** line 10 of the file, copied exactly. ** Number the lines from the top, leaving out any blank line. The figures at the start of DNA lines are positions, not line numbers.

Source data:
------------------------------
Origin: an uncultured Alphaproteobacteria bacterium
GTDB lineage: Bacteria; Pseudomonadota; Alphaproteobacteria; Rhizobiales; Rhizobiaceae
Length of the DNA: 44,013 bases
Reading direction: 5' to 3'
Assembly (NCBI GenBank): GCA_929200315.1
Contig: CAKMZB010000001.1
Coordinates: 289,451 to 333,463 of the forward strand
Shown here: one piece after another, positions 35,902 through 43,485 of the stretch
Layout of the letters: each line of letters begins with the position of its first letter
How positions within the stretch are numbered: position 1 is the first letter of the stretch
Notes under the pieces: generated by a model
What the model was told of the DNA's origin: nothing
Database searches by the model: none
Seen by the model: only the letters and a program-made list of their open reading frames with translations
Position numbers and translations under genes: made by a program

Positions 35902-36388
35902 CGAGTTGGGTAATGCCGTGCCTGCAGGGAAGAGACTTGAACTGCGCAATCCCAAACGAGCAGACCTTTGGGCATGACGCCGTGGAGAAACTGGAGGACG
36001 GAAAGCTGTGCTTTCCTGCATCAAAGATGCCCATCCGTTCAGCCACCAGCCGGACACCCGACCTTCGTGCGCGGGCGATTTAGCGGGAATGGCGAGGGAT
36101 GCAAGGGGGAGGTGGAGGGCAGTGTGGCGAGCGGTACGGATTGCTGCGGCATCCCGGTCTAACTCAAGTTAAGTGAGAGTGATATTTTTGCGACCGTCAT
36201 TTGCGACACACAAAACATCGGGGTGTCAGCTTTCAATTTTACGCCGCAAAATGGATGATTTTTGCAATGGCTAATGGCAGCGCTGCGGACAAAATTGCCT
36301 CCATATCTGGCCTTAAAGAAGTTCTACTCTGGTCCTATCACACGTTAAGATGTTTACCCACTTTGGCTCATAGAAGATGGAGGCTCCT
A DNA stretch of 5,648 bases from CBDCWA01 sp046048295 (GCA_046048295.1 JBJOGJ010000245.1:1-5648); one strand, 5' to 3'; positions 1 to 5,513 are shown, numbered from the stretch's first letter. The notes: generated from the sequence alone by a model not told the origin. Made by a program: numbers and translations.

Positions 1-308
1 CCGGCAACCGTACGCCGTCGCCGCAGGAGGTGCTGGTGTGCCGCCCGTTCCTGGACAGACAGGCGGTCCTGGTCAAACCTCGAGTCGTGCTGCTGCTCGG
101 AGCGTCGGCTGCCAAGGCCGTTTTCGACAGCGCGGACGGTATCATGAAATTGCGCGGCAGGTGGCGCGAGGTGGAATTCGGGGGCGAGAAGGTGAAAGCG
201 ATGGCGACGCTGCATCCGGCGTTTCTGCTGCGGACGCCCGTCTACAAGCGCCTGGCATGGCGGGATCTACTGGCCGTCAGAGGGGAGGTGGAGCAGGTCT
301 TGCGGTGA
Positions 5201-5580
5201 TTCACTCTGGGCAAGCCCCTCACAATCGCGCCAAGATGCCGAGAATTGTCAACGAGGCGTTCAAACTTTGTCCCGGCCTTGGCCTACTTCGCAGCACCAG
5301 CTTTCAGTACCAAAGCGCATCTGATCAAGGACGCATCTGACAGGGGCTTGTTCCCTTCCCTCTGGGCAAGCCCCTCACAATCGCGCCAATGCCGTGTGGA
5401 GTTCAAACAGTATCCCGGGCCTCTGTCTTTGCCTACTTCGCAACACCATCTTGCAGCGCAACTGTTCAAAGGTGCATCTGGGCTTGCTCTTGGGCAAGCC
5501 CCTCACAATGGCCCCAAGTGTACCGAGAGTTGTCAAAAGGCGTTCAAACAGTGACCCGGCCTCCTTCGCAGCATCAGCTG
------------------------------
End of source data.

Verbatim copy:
How positions within the stretch are numbered: position 1 is the first letter of the stretch